“The true situation at Hanford remained hidden from the public. The community faith in “good jobs, good pay, and a good cause” had long fostered an emphasis on production and a neglect of safety.”  -Source

Only after a particularly brave inspector and whistleblower leaked information to the press, and a very revealing series of expose articles appeared in the newspapers, did any meaningful changes occur. 

Local Stories:

In addition to the towns of Hanford and White Bluffs, the 300 residents of Richland were forced to leave their homes as well. Richland is the only town of the three that still exists with a current population of 48,000. The high school mascot remains to this day the “Bombers,” with the recognizable mushroom cloud as its logo.

During the PSR presentation, Fookson read moving, and often heart-wrenching poetry written by individuals effected by the Hanford site, some from the Richland region, “…even the snow was dusty…even the dust was radioactive, though we didn’t know it.” 

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Columbia Generating System-Nuclear Power Plant:

Located 10 miles North of Richland, this reactor provides Washington with approximately 10% of the state’s electrical generation capacity. With the 1992 retirement of Oregon’s Trojan Nuclear Power Plant, it is the only commercial nuclear power reactor remaining in the Pacific Northwest. According to Fookson and Campbell, Oregon receives approximately 3%-4% of its power from the Columbia Generating System, and the plant recently received an “okay” for 20 more years of operation.

Grave concerns about the use of nuclear power energy has prevailed for decades, however with the catastrophic events of the Fukushima Daiichi nuclear disaster following the earthquake and Tsunami on March 11, 2011, potential problems have been revisited. 

Potential for Pacific Northwest Catastrophic Event:

The Pacific Northwest is due for a huge earthquake, and scientists say that it’s not a matter of “if,” but a matter of “when.”  Need a recap of the destruction caused by the 9.0 Tohoku earthquake and resulting tsunami in Japan on Fukushima? : A series of equipments failures, nuclear meltdowns, releases of radioactive materials and foreseeable years of cleanup. Can you imagine something similar at the Washington sites in the event of a catastrophic earthquake in our region?

Along the Columbia river, electricity is generated through hydroelectric power (utilizing the dams), wind power (utilizing the wind turbines) and nuclear power generated at the Columbia Generating System plant. Did you know that when there is too much electricity on the grid (yes, our grid is in need of a SERIOUS overhaul), the wind turbines are shut down, not the nuclear plant, because it is next to impossible to turn that power plant off. Does this make progressive, environmental sense?

Where should our Energy go? What Can We Do?

As explained by Campbell and Fookson, you don’t have to be an expert on nuclear power and the Hanford site to be concerned. Since the Hanford site is in Washington, Oregonians don’t have any jurisdiction, but we are equally effected, (those arbitrary state lines). Portland is far closer to the Hanford site than Seattle for example. I encourage you to contact your local politicians, and Washington state politicians to share your concern about the cleanup of the Hanford site, and the need to close the Columbia generating system power plant.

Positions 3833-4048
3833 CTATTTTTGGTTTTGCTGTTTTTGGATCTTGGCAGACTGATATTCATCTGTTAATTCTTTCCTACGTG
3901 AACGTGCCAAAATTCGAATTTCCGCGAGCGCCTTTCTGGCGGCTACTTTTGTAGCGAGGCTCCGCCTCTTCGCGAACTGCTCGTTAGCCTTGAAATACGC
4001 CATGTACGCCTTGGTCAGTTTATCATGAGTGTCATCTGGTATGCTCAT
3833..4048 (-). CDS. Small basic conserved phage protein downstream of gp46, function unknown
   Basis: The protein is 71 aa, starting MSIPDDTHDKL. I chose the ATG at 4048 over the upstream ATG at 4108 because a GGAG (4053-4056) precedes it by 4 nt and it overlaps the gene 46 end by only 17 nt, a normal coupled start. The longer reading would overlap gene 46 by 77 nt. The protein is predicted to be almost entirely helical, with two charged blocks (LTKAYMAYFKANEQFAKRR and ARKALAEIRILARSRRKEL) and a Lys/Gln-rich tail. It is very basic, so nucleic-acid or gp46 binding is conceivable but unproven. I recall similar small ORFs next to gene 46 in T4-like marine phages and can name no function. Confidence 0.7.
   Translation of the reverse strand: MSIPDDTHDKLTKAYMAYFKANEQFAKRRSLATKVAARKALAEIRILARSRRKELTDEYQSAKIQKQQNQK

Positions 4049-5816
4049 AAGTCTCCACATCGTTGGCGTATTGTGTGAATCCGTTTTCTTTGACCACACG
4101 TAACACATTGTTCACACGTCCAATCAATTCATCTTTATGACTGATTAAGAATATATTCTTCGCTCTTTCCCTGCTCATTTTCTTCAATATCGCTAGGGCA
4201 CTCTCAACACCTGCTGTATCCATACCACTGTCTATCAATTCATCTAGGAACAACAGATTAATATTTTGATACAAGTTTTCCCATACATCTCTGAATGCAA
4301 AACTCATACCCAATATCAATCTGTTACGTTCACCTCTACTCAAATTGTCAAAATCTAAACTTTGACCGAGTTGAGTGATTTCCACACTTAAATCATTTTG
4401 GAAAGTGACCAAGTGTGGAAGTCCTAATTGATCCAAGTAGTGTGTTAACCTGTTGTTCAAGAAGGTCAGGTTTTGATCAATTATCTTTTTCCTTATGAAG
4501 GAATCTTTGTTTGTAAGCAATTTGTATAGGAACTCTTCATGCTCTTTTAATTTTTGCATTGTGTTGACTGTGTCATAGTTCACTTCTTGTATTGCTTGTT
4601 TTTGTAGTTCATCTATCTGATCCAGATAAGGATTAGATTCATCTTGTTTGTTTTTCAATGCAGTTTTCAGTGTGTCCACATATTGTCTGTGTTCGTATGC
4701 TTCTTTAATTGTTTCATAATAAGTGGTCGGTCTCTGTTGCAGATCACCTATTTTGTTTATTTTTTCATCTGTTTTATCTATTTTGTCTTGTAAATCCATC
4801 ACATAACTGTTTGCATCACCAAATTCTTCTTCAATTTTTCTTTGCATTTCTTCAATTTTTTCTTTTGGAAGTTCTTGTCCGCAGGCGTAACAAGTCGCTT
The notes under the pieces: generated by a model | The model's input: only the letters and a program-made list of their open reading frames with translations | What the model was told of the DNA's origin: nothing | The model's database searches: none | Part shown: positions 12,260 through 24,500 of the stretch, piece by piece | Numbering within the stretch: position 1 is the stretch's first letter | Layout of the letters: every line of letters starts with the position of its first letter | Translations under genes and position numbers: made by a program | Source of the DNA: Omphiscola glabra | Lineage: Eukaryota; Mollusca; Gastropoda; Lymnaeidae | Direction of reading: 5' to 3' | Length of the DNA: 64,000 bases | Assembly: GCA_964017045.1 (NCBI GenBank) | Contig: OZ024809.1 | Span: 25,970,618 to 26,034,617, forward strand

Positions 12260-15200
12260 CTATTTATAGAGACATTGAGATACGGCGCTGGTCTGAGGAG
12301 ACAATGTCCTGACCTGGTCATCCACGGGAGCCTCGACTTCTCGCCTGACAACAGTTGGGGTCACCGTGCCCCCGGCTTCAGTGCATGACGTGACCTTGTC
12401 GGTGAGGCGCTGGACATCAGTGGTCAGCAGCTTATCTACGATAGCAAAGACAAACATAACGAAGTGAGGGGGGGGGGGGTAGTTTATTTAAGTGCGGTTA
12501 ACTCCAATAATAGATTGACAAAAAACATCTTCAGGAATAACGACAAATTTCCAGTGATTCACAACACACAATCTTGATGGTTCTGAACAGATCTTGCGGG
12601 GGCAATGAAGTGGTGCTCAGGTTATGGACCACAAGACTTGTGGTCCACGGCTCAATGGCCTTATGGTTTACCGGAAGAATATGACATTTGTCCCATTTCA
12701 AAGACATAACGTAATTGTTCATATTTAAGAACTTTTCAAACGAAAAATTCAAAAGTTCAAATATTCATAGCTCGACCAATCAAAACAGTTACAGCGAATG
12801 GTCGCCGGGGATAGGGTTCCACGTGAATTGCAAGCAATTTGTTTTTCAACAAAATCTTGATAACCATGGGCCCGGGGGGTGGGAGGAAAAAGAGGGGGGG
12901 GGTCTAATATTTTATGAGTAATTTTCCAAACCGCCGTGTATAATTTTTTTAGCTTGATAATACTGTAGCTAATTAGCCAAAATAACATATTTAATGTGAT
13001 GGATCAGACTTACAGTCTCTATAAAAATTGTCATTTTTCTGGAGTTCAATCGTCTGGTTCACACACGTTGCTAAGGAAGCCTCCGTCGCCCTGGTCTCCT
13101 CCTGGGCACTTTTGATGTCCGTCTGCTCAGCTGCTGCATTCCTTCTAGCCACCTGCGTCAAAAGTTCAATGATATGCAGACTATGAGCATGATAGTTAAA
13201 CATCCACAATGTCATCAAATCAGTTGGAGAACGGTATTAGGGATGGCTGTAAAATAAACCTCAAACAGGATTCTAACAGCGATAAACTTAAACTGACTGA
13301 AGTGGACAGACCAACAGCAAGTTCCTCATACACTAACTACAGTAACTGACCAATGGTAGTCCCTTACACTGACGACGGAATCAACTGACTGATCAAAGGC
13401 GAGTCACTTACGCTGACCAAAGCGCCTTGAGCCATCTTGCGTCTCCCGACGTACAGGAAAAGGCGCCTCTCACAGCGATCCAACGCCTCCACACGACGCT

I will close with Campbell’s thought provoking and inspirational plea.

When we think about the incredible national support, the immense amount of money, the quick response, and the brilliant minds brought together to create the technology of the atomic bomb, it’s truly amazing.

What would it look like, if we took that same energy, funding, citizen support, brilliant minds, and sense of urgency towards fighting climate change… Imagine what we could accomplish!  

You are cordially invited to join Oregon Physicians for Social Responsibility (PSR) for Particles on the Wall, a multi-disciplinary exhibit combining visual and literary arts, science, and historical memorabilia to explore the lasting impacts of the Hanford Nuclear Reservation and the nuclear age.

When: Exhibit runs from May 3rd through June 14th. Open to the public weekdays from 8:30 AM until 5:30 PM and Sundays 8:30 AM until 2:00 PM.

Where: The Ecotrust Building, 2nd Floor (721 NW 9th Avenue in Portland)        Free and open to the public!

Want to Tour The Hanford Site? It’s Free!

For Additional information on the the History of the Hanford Site Visit: Hanford History, Hanford Site

For Additional News Stories on the Hanford Site Visit:

 NBC News.com:  “Six tanks now said to be leaking at contaminated Hanford Nuclear Site”                                                                  Huffington Post: “Hanford Nuclear Waste Tanks Could Explode, Agency Explains”                                                                              Scientific American: “Hanford Nuclear Waste Cleanup Plant May Be Too Dangerous”

Please share your thoughts and additional resources in the comment section below-thank you!

 

 

Adventure #4 – Crystal Springs Rhododendron Garden & Lessons in Avian Health